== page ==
The New Book Shop looks to have seen better days.

Beware the flying fists of sanitaryware!

Here you can see the Corner Butchery which isn't on the corner.

The New Pluto is marginally larger than the little grocery shops, but does resemble a supermarket in that it stocks more brands of otherwise identical tinned goods than them.

It's just a few doors from No-Rules Intersection (which I posted a video of earlier, not realising that it was indeed located just a few blocks from us). Here it is, captured in a rare moment with no traffic.

From here we can walk straight home up Al Tadamun St, past another fine eating establishment and yet another grocery (many here are called Cold Stores),

and another view of Thabit bin Qais.

Close to home is an apparent family empire (Darko Trading and Construction, and Darko Al Modern Grocery)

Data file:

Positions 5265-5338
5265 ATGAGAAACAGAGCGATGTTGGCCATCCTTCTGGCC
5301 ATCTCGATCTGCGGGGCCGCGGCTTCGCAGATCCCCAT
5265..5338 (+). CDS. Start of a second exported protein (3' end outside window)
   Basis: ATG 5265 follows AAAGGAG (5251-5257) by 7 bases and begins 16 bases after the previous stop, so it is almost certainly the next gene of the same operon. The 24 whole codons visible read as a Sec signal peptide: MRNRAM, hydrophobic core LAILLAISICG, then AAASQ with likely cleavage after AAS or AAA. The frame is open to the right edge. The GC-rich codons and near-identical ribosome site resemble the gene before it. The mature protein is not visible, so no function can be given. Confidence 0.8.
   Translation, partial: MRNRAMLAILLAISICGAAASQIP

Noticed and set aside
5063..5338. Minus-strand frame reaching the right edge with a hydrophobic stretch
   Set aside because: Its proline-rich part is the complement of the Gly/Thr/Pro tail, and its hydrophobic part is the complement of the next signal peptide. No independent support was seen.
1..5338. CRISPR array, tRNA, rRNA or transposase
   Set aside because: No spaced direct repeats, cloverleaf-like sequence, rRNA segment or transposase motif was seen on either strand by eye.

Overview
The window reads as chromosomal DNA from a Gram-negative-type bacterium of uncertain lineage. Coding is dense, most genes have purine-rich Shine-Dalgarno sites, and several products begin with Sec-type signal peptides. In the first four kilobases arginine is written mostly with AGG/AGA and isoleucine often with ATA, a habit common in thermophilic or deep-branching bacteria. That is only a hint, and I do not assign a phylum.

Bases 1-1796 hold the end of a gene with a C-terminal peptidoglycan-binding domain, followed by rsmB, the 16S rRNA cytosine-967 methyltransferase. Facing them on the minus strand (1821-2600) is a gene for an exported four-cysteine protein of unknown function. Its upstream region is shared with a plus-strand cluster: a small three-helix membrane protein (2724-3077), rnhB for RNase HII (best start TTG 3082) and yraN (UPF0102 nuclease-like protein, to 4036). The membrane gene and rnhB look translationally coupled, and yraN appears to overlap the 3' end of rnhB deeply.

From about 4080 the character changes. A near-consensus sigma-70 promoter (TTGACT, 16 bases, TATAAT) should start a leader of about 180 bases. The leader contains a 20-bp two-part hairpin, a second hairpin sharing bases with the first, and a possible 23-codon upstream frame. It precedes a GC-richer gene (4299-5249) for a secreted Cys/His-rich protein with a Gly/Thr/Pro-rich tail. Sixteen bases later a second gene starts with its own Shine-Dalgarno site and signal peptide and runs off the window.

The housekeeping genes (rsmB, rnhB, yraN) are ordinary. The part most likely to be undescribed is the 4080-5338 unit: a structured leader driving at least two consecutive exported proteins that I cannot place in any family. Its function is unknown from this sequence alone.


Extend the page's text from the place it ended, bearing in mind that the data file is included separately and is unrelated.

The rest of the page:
and a corner of old Doha which may be awaiting redevelopment, or may decide not to wait for the wrecker's ball.

And here we are back home near our shiny new apartment, as the workers return for the afternoon shift.

I hope you enjoyed this little tour of the 'hood, intended to give a flavour of everyday reality here; though to truly reflect that, I want to go back later in the day and snap a few smiling (mainly Indian) faces. It ain't all souqs and and supermodern development projects, though there's plenty more of that to report on in weeks to come. To appreciate this place you have to breathe a bit of desert air looking for the camel racetrack and get your feet dusty getting lost in the backstreets, as well as joining the traffic ratrace and enjoying the world-class museums, magnificent stadiums, designer boutiques, and more or less expensive restaurants. I still find both sides of Qatar equally fascinating.

We promise to continue our untiring (well, sometimes quite tiring) efforts to experience all of this and more on your behalf and share some of the fascination.

Monday, 13 April 2009

Que and Kerosine at Souq Waqif

It's Friday night - come with us and half of Doha to hang out at the souqs (the other half are at the shopping malls).